Travis County Tax Office

The flood isn’t over: Don’t let Harvey take you for a ride, use Title Check before buying a used car or truck

Travis County residents in the market for a used vehicle need to stop Harvey from taking them for a ride by using a national database before making a purchase.

According to a recent story, the flooding from Harvey may have destroyed as many as 1 million cars and trucks, many of them on the lots of car dealerships. Those wanting to buy a used vehicle need to protect themselves from unknowingly purchasing one of these vehicles, warns Tax Assessor-Collector Bruce Elfant.

“Crooks love floods because with very little effort they can clean these vehicles up to look sharp on the outside while the engines rot on the inside and pass them off to unsuspecting car buyers,” Elfant explains. “It is so easy to avoid buying one of these destroyed vehicles by using Title Check at”

Title Check is part of the National Motor Vehicle Title Information System (NMVTIS), a nationwide database that will show a vehicle’s title history, including whether the vehicle was flooded, salvaged, junked or rebuilt. Federal law requires states, insurance companies, junk and salvage yards to report any findings that brand these vehicles to the database. The database contains title information on cars, trucks, motorcycles, motorhomes, buses and big rigs – virtually every titled motor vehicle in the country.

There is a small fee for using the database. Here is what you do:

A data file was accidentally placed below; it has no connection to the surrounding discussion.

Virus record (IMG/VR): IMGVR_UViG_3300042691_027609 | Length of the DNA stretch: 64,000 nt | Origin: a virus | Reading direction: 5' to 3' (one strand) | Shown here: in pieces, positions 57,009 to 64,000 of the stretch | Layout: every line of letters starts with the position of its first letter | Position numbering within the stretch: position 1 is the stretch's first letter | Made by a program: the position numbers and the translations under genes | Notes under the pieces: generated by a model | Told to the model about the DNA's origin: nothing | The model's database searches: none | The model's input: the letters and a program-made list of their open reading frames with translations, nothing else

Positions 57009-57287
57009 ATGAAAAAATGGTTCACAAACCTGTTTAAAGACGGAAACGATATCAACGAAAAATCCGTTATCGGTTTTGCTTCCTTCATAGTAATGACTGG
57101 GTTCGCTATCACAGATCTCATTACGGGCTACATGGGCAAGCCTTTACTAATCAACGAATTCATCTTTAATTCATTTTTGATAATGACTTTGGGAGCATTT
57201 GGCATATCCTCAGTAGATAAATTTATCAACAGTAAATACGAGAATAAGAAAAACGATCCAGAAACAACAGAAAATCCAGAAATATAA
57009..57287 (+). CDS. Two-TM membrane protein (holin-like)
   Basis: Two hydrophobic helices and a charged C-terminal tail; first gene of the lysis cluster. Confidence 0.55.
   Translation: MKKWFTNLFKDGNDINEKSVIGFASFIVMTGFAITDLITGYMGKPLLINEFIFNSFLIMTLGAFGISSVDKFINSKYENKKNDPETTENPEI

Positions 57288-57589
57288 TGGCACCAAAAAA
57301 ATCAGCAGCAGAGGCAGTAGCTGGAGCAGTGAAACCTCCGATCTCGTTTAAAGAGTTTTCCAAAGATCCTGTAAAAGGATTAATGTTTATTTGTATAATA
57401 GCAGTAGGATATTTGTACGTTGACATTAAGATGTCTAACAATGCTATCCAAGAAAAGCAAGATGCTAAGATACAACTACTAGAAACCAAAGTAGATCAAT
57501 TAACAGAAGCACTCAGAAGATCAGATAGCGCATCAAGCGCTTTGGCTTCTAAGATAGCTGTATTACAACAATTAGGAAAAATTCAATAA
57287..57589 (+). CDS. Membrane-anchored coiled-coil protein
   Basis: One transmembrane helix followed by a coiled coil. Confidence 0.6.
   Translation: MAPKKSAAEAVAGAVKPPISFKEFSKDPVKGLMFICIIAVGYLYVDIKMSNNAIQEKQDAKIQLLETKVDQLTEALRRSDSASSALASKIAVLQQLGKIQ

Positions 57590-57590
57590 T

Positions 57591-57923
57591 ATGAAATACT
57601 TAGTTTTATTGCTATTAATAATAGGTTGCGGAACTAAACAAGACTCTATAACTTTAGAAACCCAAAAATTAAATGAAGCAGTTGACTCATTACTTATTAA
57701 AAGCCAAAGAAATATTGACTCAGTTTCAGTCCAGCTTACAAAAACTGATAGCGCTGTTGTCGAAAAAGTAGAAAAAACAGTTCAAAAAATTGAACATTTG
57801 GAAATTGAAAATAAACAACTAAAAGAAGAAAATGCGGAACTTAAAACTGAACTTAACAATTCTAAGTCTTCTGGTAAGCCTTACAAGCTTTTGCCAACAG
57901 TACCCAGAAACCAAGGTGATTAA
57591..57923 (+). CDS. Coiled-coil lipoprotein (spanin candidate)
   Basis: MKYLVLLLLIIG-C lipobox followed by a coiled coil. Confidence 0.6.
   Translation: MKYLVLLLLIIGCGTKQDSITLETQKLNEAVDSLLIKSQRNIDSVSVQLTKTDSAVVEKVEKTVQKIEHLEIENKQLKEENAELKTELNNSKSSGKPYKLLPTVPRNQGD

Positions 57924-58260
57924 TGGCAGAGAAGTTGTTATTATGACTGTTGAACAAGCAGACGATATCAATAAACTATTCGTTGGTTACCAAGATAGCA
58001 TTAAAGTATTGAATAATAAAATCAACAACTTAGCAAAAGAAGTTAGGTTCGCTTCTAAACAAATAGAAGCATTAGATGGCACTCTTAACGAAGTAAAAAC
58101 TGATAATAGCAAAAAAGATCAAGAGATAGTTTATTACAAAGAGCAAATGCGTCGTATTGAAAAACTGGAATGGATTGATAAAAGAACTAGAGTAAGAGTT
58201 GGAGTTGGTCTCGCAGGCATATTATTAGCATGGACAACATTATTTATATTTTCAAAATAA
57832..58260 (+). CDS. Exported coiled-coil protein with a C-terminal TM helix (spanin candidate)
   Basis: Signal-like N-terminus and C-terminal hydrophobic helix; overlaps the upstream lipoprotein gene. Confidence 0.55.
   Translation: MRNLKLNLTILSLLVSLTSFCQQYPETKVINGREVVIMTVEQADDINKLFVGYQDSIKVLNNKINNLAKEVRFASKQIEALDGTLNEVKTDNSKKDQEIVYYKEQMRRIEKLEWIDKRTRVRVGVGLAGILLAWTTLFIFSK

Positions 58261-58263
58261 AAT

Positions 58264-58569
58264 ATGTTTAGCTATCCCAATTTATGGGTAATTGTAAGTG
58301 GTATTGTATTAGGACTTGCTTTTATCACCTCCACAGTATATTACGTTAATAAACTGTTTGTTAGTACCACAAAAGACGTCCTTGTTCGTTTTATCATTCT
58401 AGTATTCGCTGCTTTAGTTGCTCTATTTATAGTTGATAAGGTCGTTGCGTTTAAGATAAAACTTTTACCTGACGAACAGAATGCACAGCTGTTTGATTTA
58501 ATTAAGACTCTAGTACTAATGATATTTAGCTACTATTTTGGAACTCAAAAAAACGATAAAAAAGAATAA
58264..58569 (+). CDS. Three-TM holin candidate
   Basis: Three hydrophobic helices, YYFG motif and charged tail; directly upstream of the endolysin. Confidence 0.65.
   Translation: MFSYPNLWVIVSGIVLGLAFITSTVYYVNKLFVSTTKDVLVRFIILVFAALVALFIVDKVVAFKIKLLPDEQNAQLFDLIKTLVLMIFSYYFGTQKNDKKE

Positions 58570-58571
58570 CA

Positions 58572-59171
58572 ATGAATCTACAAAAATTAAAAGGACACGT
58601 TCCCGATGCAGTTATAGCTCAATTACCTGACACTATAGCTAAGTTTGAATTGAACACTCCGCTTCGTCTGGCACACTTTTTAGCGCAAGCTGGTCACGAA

• Get the Vehicle Identification Number (VIN) off the vehicle you want to buy.
  • Go to Title Check at Texas Department of Motor Vehicles website,
  • Have your credit card available.
  • Select one of the private companies designated as an approved provider by the U.S. Department of Justice. Prices begin at only a few dollars.
  • Follow the steps to obtain the report.

Whether buying a vehicle from a local dealer, individual or eyeing one from an online auction website, the title history report will let you know what you are buying before you pay any money or sign any paperwork for the vehicle. Today, many dealerships use Title Check and will show customers the report upon request.

Elfant reminds would-be used car buyers that after hurricanes Sandy and Katrina, vehicles branded flooded or unrepairable by insurance companies were sold in Texas.

Unsuspecting buyers are duped by sellers who show them what looks like a clean title or make verbal promises the vehicle has a clean title. When the buyers go to title the vehicle at the county tax office, they may find the vehicle cannot be titled because it was branded inoperable or unrepairable in the national database.

Tax Office employees are required to run the vehicle’s information through the database before they can process the title paperwork. Unfortunately, because the customer failed to do a Title Check before buying the vehicle, tax office staff often find themselves having to deliver difficult news to their customers.

“If we find out a vehicle was branded so that it cannot be legally operated then we have to tell our customer it cannot be titled for road use,” Elfant says. “If the vehicle carries a brand, such as flooded or salvaged, we have to deliver the bad news the title will have this brand on it, reducing the vehicle’s value by thousands of dollars.

“People are hurt, they lose their investment or they buy a vehicle that falls apart on them just because they didn’t spend a few bucks to run the VIN through the national database before they bought the vehicle,” Elfant adds. “Now, with Hurricane Harvey flooding so many vehicles, I cannot urge you enough to please run the VIN through the Title Check database before you buy a used vehicle.”

The title history report will not tell you about vehicle repairs, accidents or maintenance. That information is available from one of the private companies that offer vehicle history reports.

View news release (PDF).

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